Only Cheating Yourself
Although, some feel that cheating in sports and academics can help in getting ahead and avoiding confrontation, it also leads to dishonor and hinders one from being truly successful. Cheating used to be considered an unmentionable sin. However, in this day it has become more common and somewhat of a daily occurrence.
For athletes, winning is the goal and many will do whatever it takes to win, even if that means playing unfairly. It is comforting to believe that cheaters never win and winners never cheat. People love the thrill of competition and strategy, making sports enjoyable for fans to watch. Fans will create a “mental connection” to their teams and will go as far as saying when one becomes a fan of a team, they are in fact part of a family. By doing so, this gives athletes the drive to give their fans something to talk about and they will go to any extent to be sure their “fan family” is proud and keeps rooting for them. “Cheating is as old as the sports themselves” (Pugmire). Team members will play unfairly to “get ahead.” Whether that is to make a big win in the professional leagues or to cheat in high school and college sports to make it to the top. These participants ignore ethical values and morals to be able to reach their goal. As Lance Pugmire states in his article “Cheating in Sports: Exceptions to the Rules,” “[i]f you are not cheating, you are not trying to win.” They are willing to cheat to guarantee success, either through the use of performance-enhancing drugs, the act of faking injuries, or the act of injuring others. The importance to win in sports today has led to endless methods of unethical behavior.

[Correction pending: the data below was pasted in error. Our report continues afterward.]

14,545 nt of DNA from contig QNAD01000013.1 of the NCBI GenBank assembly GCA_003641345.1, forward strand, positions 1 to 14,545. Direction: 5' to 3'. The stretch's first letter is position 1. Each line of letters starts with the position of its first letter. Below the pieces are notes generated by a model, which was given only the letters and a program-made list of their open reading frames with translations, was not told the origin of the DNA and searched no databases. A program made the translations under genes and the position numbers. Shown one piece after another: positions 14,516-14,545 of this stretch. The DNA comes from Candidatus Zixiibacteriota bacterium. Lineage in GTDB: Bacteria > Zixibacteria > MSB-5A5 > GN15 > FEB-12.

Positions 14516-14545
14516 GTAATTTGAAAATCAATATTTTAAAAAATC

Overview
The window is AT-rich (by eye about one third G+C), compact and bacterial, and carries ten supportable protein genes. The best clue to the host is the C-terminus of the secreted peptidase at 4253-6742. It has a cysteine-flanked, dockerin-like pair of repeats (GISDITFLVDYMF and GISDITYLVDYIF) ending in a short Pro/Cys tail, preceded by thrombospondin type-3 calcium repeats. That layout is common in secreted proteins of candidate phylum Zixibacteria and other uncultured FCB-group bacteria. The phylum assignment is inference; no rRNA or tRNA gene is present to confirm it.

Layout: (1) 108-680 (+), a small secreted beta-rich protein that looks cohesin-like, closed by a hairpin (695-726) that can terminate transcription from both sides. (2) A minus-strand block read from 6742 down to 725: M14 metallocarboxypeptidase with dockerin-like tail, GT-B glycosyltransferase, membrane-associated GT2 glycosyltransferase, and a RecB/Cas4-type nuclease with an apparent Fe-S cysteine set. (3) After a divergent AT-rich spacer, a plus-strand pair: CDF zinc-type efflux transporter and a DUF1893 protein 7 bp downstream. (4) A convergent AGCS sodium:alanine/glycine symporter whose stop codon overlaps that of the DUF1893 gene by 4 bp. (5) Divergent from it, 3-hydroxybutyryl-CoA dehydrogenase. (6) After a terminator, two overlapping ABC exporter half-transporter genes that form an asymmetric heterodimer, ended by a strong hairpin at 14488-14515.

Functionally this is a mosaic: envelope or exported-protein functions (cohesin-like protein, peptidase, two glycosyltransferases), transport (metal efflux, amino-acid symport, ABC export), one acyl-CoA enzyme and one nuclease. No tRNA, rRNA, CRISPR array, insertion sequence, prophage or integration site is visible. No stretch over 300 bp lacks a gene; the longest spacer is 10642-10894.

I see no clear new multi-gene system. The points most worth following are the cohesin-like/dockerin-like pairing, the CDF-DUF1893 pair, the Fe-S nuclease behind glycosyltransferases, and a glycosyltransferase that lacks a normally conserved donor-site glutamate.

At first, these unfair tactics may seem to bring positive results, such as, glory and the financial incentives; however, in the end they often bring dishonor. Watching professional sports today, many would not believe the percentage of athletes who cheat. There is so much money at stake in major leagues that the temptation to “game” the system or cheat is particularly strong. In professional sports, the team members focus on the wins and how many people they can have cheering for them instead of holding the idea that one truly wins when they play their very best and play fair. Turns out, these tactics eventually bring negative results. “If you are going to take advantage of the rules, you have to be smart about it,” Fisher said, “[t]oo many people who have cheated have not been smart. That is when you have the problems” (Pugmire). Cheating is dishonorable whether or not the athlete gets caught. Pugmire states that professionals are supposed to be role models for today’s society, although, they get “powerfully motivated for the wrong reasons.”